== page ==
Recollections of a tour in the north of Europe in 1836-1837 (Google eBoek)

Voorkant
1838
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Pagina 91 - On the other hand, it must not be inferred from what has been said above that the advanced student of scientific ability is kept in leading strings throughout his whole university course. He usually plans his work for the coming year in consultation with a professor with whom he stands in close relations, and when he once has entered on a piece of real investigation...
Pagina x - II. fi who share in her daily avocations, and are greeted by her benevolent smile. At Court, dress and the toilette, as already observed, are devotedly cultivated both from taste and policy. Of the innumerable balls that are given during the season at St. Petersburg!], the most select are the private balls of the Empress at the Palais Anishkoff. To none of these are the diplomatic corps invited — a prohibition which they regret exceedingly. There are from eighteen to twenty of these delightful...
Pagina 99 - Each of these basins is from twenty to twenty-five wersts in circumference, and the action of the solar. rays produces in them during the summer season crystals of salt so numerous, that by mutual contact they at length form thick and solid arches, which, like winter ice, cover the surface of the lakes. These masses are frequently nine inches thick ; the action of the air whitens the upper layers, the lower ones preserve a bluish tint, which in some places assumes a beautiful violet hue, and the...
Pagina 13 - ... power to accomplish it. Really I have so much love for England, that when the Journals and the Radicals were abusing me outrageously, I had the greatest desire to put myself into a steam-boat and proceed direct to London (apprising the King of course of my intended arrival), to present myself among reasonable and fairjudging Englishmen, to converse with them and to show them how unjustly I was aspersed. It is my ardent wish to cultivate peaceable relations of amity with all powers. I want interior...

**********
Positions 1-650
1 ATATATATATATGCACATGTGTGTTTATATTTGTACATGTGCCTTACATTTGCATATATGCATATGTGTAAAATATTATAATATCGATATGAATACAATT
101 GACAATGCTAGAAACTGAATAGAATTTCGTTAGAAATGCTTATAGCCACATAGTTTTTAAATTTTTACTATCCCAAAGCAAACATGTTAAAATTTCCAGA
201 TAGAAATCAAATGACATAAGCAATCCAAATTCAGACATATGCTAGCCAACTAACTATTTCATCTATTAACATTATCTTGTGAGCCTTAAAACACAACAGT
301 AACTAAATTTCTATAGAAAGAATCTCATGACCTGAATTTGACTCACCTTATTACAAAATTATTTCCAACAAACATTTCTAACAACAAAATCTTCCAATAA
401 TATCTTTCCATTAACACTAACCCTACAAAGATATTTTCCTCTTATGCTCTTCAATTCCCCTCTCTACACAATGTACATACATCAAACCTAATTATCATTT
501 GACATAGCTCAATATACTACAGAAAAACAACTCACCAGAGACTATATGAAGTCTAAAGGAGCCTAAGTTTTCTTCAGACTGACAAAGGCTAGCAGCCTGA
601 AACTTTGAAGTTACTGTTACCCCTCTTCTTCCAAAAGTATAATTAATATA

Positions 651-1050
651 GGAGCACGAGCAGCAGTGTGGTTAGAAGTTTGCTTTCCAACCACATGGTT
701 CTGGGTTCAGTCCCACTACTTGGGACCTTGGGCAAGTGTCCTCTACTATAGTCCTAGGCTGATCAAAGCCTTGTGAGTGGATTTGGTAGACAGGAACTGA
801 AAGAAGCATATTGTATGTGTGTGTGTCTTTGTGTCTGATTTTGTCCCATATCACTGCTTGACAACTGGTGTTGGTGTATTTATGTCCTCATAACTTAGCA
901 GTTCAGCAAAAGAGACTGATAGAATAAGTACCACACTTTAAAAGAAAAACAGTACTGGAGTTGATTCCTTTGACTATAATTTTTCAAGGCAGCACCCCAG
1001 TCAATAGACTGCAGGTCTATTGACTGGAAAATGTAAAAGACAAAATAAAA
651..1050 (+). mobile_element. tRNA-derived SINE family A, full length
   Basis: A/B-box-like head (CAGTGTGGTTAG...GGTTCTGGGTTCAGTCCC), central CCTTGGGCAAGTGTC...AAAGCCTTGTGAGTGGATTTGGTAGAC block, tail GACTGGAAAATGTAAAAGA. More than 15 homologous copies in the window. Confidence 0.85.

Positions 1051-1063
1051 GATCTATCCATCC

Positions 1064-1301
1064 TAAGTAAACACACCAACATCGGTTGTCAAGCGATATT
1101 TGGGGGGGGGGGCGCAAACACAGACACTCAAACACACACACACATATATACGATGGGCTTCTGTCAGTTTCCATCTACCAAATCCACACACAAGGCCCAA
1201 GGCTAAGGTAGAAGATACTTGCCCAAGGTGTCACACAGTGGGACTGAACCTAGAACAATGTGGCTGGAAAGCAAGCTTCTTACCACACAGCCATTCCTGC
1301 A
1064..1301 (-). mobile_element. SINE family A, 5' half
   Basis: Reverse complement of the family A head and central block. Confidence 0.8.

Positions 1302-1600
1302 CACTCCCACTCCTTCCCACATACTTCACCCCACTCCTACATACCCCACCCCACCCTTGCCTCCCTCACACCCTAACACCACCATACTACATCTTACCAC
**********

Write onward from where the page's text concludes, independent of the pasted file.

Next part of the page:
Pagina 147 - An account of the advance and progress of public instruction in Russia, from the time of Peter the Great to the present day.
Pagina 211 - The manner of its use is equally singular : these cakes are dissolved in boiling water mixed with meal, fat, and salt. This tea is in great request throughout all the nomadic tribes of Central Asia, and the Russian merchants buy at Kiakhta considerable quantities of it, to be again sold at the fair of Nijny-Novgorod, to the wandering Tartars or Moguls subject to Russia. Next to tea, Chinese cottons were the most remarkable article imported — especially nankeens — which were sold in packets containing...
Pagina 99 - Its progress and improvement will doubtless hereafter enhance the value of the natural productions of these regions, among which must be reckoned the lakes of salt water so numerous in the Steppes. CRYSTAL FIELDS. 99 Important as they are, in relation to trade and commerce, these lakes likewise present a series of interesting phenomena to the naturalist. Their waters hold so great a quantity of salt in solution, that the action of the summer heat is of itself sufficient to convert it into crystals,...
Pagina 214 - ... Kiakhta. The following table will show its great improvement and activity of late years. 1825. Roubles. Russian merchandise exported, amounting to 4,162,437 Transit 1,339,378 Total exports 5,501,815 1830. Russian merchandise exported, amounting to 4,415,024 Transit 1,983,573 Total exports 6,398,597 The trade of Kiakhta being that of barter, the imports necessarily balance the exports. In the transit merchandises Polish manufactures are included. 1835. EXPORTATION. — Russian merchandise. Roubles....
Pagina 125 - ... however, from this price the value of the ammunition and provisions previously furnished to the hunter. The otter is not the only game hunted during the summer ; other vessels are employed in pursuing the aquatic birds, which alight in such numerous flocks on the coasts of the peninsula of Alackha. Their skins are bought by the company ; their flesh, being dried, serves as food for the inhabitants of the country. The pursuit of the sea-calves is more dangerous. The Aleontians engaged in this...
Pagina ix - The amiability of her acceuil is not more peculiar than her grace and fascination, and she introduces a degree of humour and pleasantry in conversation, which, emanating from royalty, (generally supposed to be wrapped up in formality and stiffness,) does not fail to captivate the stranger that approaches her, while she is truly adored by those VOL.

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